The Victoria City Council crossed many area residents last week with its approval of a five-story luxury apartment building at a prominent downtown corner, a project that many say is too big, will make parking more difficult, and gives an unnecessary tax break to the developer.
“It’s essentially going to dominate the cityscape,” Larry Gubbe said of the apartment building, called Victoria Flats. “It’s like plopping down the Jolly Green Giant in the middle of a cornfield.”
Residents also fault the city for a lack of public information about the 81-unit, $16.7 million project and its speedy timeline, which they say gave them little chance to voice objections. The project funding includes tax-increment financing (TIF).
City officials insist the project is good for Victoria and meets many long-term goals set by the Metropolitan Council and the city’s comprehensive plan, including higher-housing density.
“We want to provide housing options that we currently lack,” said Laurie Hokkanen, city manager. “We’ve got people we know are leaving town and would like to stay here.”
At an Oct. 24 public hearing, city officials explained project details to a room packed with 65 observers, many wearing “vote no” stickers. The planning commission approved the building project unanimously in October. It also won endorsements from the Victoria Business Association and many area residents.
Derek Gunderson, a planning commission member and City Council candidate, said he hears repeatedly that people want a grocery store downtown. He said two-thirds of the residents he spoke with expressed support for the apartments if it helps the city lure and retain a place to buy food.
The development will actually increase the number of public parking spots from 39 to 53, said Ben Landhauser, community development director, something residents have long said the downtown needs. But some residents worry that the spaces will be eaten up by apartment dwellers and their visitors.
The project reveals deep political divisions in Victoria and an ongoing distrust of city officials by some residents. The rancor is especially evident as the election nears. In April, a Carver County judge found in a lawsuit filed by 13 residents, including Gubbe, that three council members and Mayor Tom O’Connor had violated the state’s open meetings law multiple times.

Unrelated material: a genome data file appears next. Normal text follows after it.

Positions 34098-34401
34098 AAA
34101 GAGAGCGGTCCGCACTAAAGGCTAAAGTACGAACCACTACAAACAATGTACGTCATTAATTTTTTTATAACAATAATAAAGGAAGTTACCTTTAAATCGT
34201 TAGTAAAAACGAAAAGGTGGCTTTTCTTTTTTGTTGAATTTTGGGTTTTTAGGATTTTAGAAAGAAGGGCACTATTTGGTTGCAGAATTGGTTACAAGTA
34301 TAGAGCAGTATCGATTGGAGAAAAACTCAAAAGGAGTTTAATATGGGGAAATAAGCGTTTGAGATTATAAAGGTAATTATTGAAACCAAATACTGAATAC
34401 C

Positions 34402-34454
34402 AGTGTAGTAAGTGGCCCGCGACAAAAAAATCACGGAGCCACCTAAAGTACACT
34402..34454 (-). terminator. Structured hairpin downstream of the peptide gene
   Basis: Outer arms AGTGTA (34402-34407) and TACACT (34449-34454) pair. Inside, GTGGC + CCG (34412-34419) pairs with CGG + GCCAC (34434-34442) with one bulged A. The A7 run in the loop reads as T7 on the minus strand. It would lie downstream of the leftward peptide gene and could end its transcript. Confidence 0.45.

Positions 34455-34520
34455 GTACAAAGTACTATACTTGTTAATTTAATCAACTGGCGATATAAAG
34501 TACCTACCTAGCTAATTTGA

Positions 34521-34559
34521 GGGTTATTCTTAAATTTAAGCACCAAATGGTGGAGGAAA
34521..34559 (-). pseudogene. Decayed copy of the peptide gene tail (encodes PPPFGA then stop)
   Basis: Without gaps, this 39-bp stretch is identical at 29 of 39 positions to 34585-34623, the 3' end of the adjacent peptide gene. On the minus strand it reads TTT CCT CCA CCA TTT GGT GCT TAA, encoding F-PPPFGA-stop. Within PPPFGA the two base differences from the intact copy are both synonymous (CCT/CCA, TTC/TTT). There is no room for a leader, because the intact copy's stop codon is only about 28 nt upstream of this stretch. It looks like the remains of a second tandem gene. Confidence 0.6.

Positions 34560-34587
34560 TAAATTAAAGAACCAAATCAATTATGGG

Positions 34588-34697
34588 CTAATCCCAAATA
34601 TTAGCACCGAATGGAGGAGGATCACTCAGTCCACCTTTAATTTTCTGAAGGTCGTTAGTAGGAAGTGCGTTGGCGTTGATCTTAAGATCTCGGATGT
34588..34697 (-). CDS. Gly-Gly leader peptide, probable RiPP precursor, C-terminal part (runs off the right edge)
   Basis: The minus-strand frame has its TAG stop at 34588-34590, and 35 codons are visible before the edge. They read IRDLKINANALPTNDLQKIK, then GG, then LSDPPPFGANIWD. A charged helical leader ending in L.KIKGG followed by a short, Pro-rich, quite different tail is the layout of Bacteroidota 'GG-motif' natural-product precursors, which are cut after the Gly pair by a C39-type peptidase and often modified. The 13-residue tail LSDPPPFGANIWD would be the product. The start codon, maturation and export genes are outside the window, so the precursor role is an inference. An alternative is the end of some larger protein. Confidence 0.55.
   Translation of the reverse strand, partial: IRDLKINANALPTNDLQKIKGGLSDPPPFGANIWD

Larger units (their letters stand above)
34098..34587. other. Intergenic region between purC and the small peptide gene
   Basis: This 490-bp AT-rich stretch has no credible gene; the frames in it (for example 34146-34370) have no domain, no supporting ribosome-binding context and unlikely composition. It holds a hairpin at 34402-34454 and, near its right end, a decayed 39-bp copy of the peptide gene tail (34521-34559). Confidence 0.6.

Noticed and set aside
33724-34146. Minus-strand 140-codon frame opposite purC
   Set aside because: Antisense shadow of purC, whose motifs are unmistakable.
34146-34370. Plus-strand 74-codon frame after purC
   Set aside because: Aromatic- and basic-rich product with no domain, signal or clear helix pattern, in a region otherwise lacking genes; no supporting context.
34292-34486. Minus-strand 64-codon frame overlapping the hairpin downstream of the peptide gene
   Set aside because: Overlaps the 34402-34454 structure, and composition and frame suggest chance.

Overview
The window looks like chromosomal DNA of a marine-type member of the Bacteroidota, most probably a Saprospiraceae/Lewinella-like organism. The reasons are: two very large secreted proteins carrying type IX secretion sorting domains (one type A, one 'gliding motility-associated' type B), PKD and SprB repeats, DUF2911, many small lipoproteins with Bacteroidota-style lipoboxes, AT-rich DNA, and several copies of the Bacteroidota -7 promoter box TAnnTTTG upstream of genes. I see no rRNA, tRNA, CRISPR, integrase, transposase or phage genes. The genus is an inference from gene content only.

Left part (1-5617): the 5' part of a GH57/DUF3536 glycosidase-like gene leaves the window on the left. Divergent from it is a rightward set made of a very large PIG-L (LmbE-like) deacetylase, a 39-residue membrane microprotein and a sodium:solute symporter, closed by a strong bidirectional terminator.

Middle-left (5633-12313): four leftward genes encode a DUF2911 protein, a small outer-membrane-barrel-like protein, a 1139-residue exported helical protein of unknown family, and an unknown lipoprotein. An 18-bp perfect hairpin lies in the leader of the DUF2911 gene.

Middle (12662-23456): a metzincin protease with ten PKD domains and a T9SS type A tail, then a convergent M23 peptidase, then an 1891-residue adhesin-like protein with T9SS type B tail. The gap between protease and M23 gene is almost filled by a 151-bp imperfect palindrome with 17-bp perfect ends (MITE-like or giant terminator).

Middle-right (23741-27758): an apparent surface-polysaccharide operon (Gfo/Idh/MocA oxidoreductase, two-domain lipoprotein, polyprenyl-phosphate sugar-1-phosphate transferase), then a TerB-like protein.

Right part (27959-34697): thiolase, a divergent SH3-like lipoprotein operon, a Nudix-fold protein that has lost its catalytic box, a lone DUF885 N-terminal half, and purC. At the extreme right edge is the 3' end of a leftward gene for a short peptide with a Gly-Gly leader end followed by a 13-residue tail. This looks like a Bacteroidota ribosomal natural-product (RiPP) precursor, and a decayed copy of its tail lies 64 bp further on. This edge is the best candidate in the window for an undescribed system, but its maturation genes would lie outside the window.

“The apartment complex was kind of a final straw for me,” said resident Amy Schesso. “I’ve never seen division this bad.”
O’Connor said “a lot has changed” since those court proceedings. Many new city staff members have been hired.
“We admitted we made some mistakes,” O’Connor said. “We wanted to pay the fines and move on.”
The building’s developer is the Beard Group, a Hopkins-based company behind a variety of Twin Cities residential and mixed-use projects.
Hokkanen said the project has been on the table for a while. An early iteration at a different location was discussed last October while this version was introduced by the City Council in April 2016.
O’Connor said many naysayers at the recent public hearing “largely still didn’t understand or embrace the details of the project.”
They also don’t fully comprehend TIF, he said, which has helped fund five other city projects.
TIF funding allows cities to divert future property tax revenue from a project, or several projects in a district, toward the funding of that project as an incentive to a developer.
The city will use $1.2 million of property taxes from the TIF district to create city-owned parking for 37 to 54 more cars for a net gain of 50 to 70 slots, and $2 million to reimburse the Beard Group for additional parking and a new crosswalk.
Some people think the city is simply handing cash to the Beard Group, Hokkanen said. But without that assistance, the project wouldn’t get off the ground, she said, because a developer wouldn’t invest in a development with such a small profit margin.
Hokkanen said the project is a win-win.
“[Residents and city staff] love our small, quaint, walkable downtown and we worked really hard to ensure that this project continues that character,” she said.
The project will break ground later in November, with completion scheduled for the winter of 2017-18.